Attributed to Agostino Veneziano (Agostino dei Musi) (Italian, Venice ca. 1490–after 1536 Rome)
10 5/16 x 4 5/16 in. (26.2 x 11.0 cm)
Prints, Ornament & Architecture
The Elisha Whittelsey Collection, The Elisha Whittelsey Fund, 1949
Not on view
Inspired by ancient Roman art, this ornament print was produced soon after Giovanni da Udine (1487–1564), working under the direction of Raphael, had completed a series of fresco decorations in the Vatican and other Roman palaces based on the painted ceilings of the emperor Nero's Golden House (Domus Aurea). This vast and luxurious Imperial palace on the Oppian hill, overlooking the present site of the Colosseum, had been buried when the emperor Trajan used it as the foundation for his Baths. Therefore, when Renaissance artists discovered the ancient Roman palace in the 1480s, it was necessary for them to enter through holes in the roof. Their enthusiastic investigations of the dark chambers and corridors revealed a playful and lively painted decoration such as they had never seen before. Since these subterranean rooms resembled caves, grotte in Italian, this type of decoration, in which delicate scrollwork linked a delightful assortment of motifs, including architectural pavilions, fictive cameos, and fantastic beasts, came to be called grotteschi, or grotesques.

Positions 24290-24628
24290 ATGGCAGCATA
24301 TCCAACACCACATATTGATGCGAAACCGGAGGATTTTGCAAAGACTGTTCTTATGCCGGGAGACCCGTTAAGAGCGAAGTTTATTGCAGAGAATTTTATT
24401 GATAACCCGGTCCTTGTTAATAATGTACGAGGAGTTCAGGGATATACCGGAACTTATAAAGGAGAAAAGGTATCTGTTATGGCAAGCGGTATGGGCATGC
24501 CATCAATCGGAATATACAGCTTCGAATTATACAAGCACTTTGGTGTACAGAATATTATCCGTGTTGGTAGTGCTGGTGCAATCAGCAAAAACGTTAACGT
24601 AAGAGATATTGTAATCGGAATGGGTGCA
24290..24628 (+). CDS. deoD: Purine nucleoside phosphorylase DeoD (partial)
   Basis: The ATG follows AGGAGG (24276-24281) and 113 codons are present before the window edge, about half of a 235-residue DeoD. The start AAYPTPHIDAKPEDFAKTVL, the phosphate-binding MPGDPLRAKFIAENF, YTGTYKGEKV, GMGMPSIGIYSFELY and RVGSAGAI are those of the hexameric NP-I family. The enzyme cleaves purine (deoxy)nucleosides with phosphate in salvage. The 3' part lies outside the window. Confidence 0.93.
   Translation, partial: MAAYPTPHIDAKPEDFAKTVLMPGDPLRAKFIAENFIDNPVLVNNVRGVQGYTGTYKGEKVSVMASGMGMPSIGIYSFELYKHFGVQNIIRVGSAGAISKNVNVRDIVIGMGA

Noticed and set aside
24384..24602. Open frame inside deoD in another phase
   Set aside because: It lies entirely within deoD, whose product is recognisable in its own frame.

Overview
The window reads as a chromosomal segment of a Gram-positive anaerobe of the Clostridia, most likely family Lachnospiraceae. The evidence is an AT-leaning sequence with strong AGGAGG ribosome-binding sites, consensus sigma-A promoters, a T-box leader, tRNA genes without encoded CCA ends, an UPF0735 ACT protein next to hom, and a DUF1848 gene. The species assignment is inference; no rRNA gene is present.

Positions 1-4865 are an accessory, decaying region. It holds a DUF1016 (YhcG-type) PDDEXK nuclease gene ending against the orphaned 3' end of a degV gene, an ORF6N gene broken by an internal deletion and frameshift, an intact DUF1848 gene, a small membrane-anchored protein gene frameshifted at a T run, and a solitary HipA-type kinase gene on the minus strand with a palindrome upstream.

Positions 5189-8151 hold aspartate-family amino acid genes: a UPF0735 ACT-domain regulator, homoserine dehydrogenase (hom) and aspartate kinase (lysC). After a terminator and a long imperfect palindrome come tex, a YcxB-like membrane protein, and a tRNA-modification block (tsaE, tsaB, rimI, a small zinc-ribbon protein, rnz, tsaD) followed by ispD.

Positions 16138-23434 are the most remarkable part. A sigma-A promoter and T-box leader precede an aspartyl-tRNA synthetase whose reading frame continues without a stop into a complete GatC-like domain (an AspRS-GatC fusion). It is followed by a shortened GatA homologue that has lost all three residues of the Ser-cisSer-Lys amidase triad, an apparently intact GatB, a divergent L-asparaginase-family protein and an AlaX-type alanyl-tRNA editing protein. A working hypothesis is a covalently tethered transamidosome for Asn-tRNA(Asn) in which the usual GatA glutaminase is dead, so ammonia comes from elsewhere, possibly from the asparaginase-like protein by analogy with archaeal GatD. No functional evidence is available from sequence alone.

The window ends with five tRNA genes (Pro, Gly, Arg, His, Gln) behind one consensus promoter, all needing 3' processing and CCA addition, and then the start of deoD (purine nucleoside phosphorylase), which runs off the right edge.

Agostino Veneziano was one of the printmakers who, together with Marcantonio Raimondi and Marco Dente da Ravenna, was chiefly employed in engraving the designs of Raphael and his studio. Whether Veneziano was inspired by Giovanni da Udine's decorations in the Vatican logge or by his own explorations of the 'grottoes,' this print includes several motifs derived from the decoration of Nero's palace, including the square-, round-, and crescent-shaped frames enclosing scenes that appear to be sculpted in relief. The bound warriors at the base of a trophy of arms recall a similarly placed pair of satyrs in the room known as the grotta gialla (yellow grotto)—although there were other models for captives in Roman triumphal sculpture, the bound satyrs were well known to artists and often imitated. The sphinxes, winged children, and delicate strips of stylized foliage also have counterparts in the Golden House, yet Veneziano's dense and solid assemblage of motifs has little in common with either the light and airy manner of the Imperial decorations or Giovanni da Udine's faithful revival of the style. Perhaps this highly decorative print, which would have provided a useful repertory of ancient elements for other artists, represents Veneziano's own experimentation with the antique sources.
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